First sentence: "In the little lakeside town of Desenzano in northern Italy, stands a huge castle that overlooks the surrounding valley."

Publisher's Summary: "When Angela Merici was a young girl, she loved fun and games. She also loved to read about the lives of the saints. God gave Angela a new kind of mission to carry out. Through her love and her work to lead others to God, Angela became a saint herself! Beautiful color illustrations on every page."

Acquired:  Purchased a new copy from a Catholic Homeschool Company.

Reason for Reading: Ds read aloud to me as his reader.

Beautiful book the size of a chapter book but presented in the format of a picture book with fully illustrated pages and chunks of text on each page.  This is the inspirational story of Angela Merici who became the founder of the Order of Ursulines.  A woman of the 16th century who devoted her life to God and helping the poor, especially girls and women who were homeless or without prospects.  Angela became a lay sister and did not marry but did not become a nun, preferring to stay and live amongst the people she was helping. The story is entertaining, the illustrations beautiful and the reading experience both a challenge and satisfying for my son.  He started off quite shaky with it but by the end of the book was quite confident though I did need to help him quite a bit.  I'm looking forward to the other books in this series.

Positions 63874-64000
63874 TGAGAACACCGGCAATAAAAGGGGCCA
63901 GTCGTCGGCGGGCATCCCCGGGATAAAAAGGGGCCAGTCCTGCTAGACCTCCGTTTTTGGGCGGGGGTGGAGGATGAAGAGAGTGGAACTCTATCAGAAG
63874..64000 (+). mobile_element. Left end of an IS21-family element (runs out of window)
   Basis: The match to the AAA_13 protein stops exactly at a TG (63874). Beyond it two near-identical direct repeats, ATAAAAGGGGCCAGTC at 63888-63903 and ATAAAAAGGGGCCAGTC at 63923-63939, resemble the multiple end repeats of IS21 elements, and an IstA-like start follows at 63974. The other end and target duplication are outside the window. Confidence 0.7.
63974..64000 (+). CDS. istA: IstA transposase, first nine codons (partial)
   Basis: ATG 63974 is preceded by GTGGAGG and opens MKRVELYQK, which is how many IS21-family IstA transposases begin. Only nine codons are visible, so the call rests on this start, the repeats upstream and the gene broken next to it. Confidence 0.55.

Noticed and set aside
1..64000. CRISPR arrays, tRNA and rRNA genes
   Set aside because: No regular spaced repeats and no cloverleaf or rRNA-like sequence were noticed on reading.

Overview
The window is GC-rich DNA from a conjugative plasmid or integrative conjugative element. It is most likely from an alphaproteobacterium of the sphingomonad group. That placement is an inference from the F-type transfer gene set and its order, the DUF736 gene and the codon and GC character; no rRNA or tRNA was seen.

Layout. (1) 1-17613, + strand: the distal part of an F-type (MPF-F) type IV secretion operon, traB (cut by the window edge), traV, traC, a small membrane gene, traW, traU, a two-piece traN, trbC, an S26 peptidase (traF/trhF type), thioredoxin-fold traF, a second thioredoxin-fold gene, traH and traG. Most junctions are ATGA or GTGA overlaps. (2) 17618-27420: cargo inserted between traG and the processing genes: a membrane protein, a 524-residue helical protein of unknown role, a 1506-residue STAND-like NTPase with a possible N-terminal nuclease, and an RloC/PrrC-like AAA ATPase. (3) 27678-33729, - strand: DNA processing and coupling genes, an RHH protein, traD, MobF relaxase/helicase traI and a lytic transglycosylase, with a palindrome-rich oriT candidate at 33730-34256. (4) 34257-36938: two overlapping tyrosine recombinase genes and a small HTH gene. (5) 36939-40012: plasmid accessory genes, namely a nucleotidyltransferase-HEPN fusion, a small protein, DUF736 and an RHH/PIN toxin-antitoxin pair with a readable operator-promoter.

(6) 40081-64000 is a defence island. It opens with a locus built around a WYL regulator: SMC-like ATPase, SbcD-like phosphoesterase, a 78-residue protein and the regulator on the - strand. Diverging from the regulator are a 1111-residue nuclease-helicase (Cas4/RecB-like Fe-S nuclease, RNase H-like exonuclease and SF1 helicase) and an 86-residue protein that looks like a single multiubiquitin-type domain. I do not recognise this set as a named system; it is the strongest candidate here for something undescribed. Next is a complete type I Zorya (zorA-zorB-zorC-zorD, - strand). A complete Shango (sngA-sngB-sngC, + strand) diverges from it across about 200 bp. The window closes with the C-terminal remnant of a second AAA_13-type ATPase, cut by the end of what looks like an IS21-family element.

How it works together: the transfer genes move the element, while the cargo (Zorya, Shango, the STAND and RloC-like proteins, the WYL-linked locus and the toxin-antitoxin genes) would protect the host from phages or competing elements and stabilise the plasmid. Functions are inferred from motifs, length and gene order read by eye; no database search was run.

DVD Break: Shiloh

Shiloh - (1996) - (DVD) - (own)